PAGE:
World number four Roger Federer won the Paris Masters for the first time in his career with a 6-1 7-6 (7-3) victory over Frenchman Jo-Wilfried Tsonga.
The 30-year-old, who had never reached a final here, survived two break points in the opening game before racing to the first set in just half an hour.
Third seed Federer took a 4-0 lead in the second set tie-break and wrapped up the match in an hour an 25 minutes.
It was the Swiss maestro's 18th Masters title, and his 69th tournament success.
"I'm amazed by how well I played," said Federer. "I'm really ecstatic to have played so well this week from the first ball to the end.
"I had many attempts to win Paris-Bercy and for some reasons I had not been able to win it earlier, so it's a special victory."
Federer is now unbeaten in 12 matches, having won last week in Basel, and becomes only the second player after Andre Agassi to win both the Paris titles - the Masters and the French Open at Roland Garros.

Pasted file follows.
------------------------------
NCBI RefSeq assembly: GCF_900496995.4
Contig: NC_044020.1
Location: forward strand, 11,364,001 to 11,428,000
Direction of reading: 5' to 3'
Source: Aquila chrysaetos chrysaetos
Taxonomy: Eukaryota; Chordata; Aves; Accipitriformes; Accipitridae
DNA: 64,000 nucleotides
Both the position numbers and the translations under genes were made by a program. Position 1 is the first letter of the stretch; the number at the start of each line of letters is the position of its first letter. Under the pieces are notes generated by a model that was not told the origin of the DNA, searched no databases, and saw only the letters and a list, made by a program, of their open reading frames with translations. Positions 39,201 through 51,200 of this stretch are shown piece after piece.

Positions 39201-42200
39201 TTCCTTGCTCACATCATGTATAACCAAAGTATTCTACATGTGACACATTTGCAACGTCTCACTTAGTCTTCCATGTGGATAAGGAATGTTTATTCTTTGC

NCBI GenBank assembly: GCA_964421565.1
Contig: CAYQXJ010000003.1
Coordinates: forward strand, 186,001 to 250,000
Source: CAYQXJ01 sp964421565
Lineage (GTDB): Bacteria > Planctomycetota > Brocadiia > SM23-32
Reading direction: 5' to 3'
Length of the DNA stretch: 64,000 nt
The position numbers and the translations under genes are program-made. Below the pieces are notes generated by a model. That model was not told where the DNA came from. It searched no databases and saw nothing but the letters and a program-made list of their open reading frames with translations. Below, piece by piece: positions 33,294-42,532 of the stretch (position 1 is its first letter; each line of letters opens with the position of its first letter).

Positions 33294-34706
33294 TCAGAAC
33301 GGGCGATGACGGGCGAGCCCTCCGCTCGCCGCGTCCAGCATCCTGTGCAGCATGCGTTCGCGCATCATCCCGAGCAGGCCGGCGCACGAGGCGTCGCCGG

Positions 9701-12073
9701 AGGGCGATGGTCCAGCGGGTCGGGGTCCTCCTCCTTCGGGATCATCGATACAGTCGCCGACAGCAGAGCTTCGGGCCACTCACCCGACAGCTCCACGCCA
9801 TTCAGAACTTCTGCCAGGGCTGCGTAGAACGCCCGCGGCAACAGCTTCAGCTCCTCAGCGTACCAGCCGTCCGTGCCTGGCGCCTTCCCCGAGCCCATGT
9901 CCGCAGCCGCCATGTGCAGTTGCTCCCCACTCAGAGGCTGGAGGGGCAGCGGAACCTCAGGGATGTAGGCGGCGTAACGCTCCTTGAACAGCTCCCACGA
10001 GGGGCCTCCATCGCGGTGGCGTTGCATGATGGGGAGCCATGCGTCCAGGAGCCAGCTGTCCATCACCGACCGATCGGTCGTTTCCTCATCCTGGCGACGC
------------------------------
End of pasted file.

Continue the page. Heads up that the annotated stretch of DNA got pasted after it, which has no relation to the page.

It also ended the threat of Federer going a whole calendar year without winning a Grand Slam or a Masters title for the first time since 2001.
Tsonga, who won the Paris Masters in 2008 and was given vociferous backing from the Bercy arena crowd, made a tremendous start in his customary all-action style, but after negotiating the double break point scare, Federer duly reeled off five games in succession.
Although the crowd were predominantly behind Tsonga, there was a moment of brilliance from the stylish Swiss player that was met with widespread gasps of admiration.
A keenly fought rally saw Tsonga send Federer scampering to the back of the court to retrieve a lob, but the 16-time Grand Slam winner simply waited for the ball to sit up, spun around and hit a devastating backhand pass without even needing to see where his opponent was.
The French fans thought their man had earned a break and a 5-3 lead in the second set, but at the culmination of a thrilling rally a Tsonga pass that appeared to have been a winner was adjudged to have missed the baseline by the narrowest of margins.
Both men now head to the end-of-season ATP World Tour Finals in London, with Federer arguably the man to beat when the tournament gets under way on Sunday.
"This year is much more even (than the previous years), that's going to make the groups nicely balanced," he said. "I need slight adjustments for a lower bouncing court, I hope to be in good shape."